Posts Tagged ‘culture’


• Thursday, November 24th, 2011

Glyph of the word 'i'avava'.


  • (n.) feast
  • (v.) to have a feast

I’avava uia eyana!
“Have a good feast!”

Notes: Have a happy Thanksgiving, everyone who’s having Thanksgiving! :D I’m enjoying a great one today. If you’re not celebrating Thanksgiving, then have a splendid non-holiday! :D Hopefully you eat something nice today. :)


• Tuesday, November 15th, 2011

Glyph of the word 'taketuli'.


  • (n.) girlfriend

Iko i taketuli oi’i.
“This is my girlfriend.”

Notes: The counterpart to yesterday’s word is today’s word for “girlfriend”. I like this word. It’s kind of funky, kind of bouncy. I think it’s just right.


• Monday, November 14th, 2011

Glyph of the word 'takevotu'.


  • (n.) boyfriend

Ai takevotu oi’ia i emi ai?
“And who’s your boyfriend?”

Notes: The past couple words have been fotu and tuli: words for “husband” and “wife”, respectively, that don’t enjoy much regular use. Today’s word does, though.

This is the basic word for “boyfriend” and it means, literally, something like “pretend husband” or “practice husband” or maybe even “trial husband”. And that’s how the Kamakawi see it. The “dating” or “courtship” phase is trying people out: Seeing how they might fit as a spouse, and, at the same time, learning how to be a spouse, in a non-permanent, non-binding way.

Incidentally, in Kamakawi it’s bad luck to marry your first ever boyfriend or girlfriend. It happens, certainly (what society is uniform?), but it’s regarded with suspicion (perhaps something like a Hollywood marriage, where everyone wonders when it will end). The idea is that your first sees you before you’re ready—before you become who you’re going to become—and general consensus is that such marriages can never last.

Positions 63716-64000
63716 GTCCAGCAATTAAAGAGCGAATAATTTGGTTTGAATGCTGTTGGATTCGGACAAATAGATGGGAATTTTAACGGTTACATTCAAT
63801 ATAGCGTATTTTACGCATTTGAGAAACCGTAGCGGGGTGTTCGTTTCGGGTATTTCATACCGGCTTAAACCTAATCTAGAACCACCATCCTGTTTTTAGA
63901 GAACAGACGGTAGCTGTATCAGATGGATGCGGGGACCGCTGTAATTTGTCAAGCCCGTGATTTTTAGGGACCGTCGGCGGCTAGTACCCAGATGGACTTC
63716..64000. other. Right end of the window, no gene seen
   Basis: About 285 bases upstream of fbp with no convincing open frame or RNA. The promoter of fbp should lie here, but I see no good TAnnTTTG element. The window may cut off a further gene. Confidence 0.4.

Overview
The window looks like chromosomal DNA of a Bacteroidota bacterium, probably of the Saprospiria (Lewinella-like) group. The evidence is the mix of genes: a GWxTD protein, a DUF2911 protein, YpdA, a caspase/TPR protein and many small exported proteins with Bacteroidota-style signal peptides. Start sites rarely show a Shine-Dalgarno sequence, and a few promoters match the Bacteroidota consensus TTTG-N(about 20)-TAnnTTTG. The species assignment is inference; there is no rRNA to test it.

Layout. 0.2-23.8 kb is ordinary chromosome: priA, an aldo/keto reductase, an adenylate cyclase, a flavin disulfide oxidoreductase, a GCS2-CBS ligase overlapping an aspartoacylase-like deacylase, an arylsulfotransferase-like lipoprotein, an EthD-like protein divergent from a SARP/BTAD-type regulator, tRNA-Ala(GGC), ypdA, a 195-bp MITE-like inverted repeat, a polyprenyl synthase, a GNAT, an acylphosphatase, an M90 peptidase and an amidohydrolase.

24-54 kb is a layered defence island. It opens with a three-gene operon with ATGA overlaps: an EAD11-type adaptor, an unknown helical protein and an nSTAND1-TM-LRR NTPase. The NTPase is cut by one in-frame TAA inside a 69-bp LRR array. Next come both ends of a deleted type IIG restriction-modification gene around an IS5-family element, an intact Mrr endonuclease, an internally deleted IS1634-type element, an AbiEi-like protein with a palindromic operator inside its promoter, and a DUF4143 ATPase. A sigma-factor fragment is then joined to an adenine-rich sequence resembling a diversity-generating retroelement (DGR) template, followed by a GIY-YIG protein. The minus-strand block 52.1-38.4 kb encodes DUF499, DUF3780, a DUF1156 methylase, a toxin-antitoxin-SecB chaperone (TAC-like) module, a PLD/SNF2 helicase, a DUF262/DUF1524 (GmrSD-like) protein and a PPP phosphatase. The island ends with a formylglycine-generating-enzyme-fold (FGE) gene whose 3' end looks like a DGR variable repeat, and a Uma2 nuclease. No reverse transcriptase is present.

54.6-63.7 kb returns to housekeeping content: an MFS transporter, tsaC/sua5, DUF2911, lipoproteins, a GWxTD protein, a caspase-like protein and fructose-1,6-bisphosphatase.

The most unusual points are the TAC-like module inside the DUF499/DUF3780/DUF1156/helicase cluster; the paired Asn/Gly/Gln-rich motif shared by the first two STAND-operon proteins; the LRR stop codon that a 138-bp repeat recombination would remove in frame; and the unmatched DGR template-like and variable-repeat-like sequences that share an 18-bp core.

• Sunday, November 13th, 2011

Glyph of the word 'fotu'.


  • (n.) husband (formal term)

Ea, ipe i fotu oi’i.
“Yes, that’s my husband.”

Notes: Pretty sure I’ve heard my wife say that once or twice. ;)

Today’s word is a counterpart to yesterday’s word tuli, which means “wife”. The common word for “husband” is hopoko, the word for “man”. This one only shows up in formal situations (or when one is mad with the other).

The iku for fotu is based on the iku for hopoko, but it has a line above it like the iku for ei, which means “I”. That line used to have more of a function in the olden days; now it shows up in just a few iku. This is one of them.


• Saturday, November 12th, 2011

Glyph of the word 'tuli'.


  • (n.) wife (formal term)

Eli ei i ia, he tuli oi’i!
“I love you, O wife of mine!”

Notes: In Kamakawi, the common word for “wife” is simply eine, the word for “woman”. There is, however, an older, traditional term that’s used in formal situations (or, perhaps, defensively), and that’s tuli. It’s counterpart is fotu, which we’ll see tomorrow. :)


• Tuesday, November 1st, 2011

Glyph of the word 'mopi'.


  • (n.) candlenut

A male neo uei iu mopi.
“We’ll make use of the candlenuts.”

Notes: In Hawaiian, these are called kukui. In English, they’re called, “What the heck is a candlenut…?”



• Friday, October 28th, 2011

Glyph of the word 'palei'.


  • (n.) home

Ipe i palei lapa li’i.
“This is my new home.”


Recently Erin slightly rearranged some items upstairs. She put all my stringed instruments together in one corner so they leaned against the wall. This make it much less convenient to get at them, but it made a wonderful new little cave for Keli, and it’s become her new favorite spot:

Keli in her hidey hole.

I realize it’s kind of hard to see because Keli is such a dark kitty, but if you can make out her eye, it’ll help you make out the rest of her face.

Today’s word (the diminutive of pale) is the word for the concept of “home”. It can also be used to mean “little house” or to refer to one’s own house (or hut), but it’s the idea of “home” that it encapsulates.


• Saturday, October 15th, 2011

Glyph of the word 'ote'.


  • (n.) plate, dish, tray
  • (v.) to serve
  • (n.) serving, portion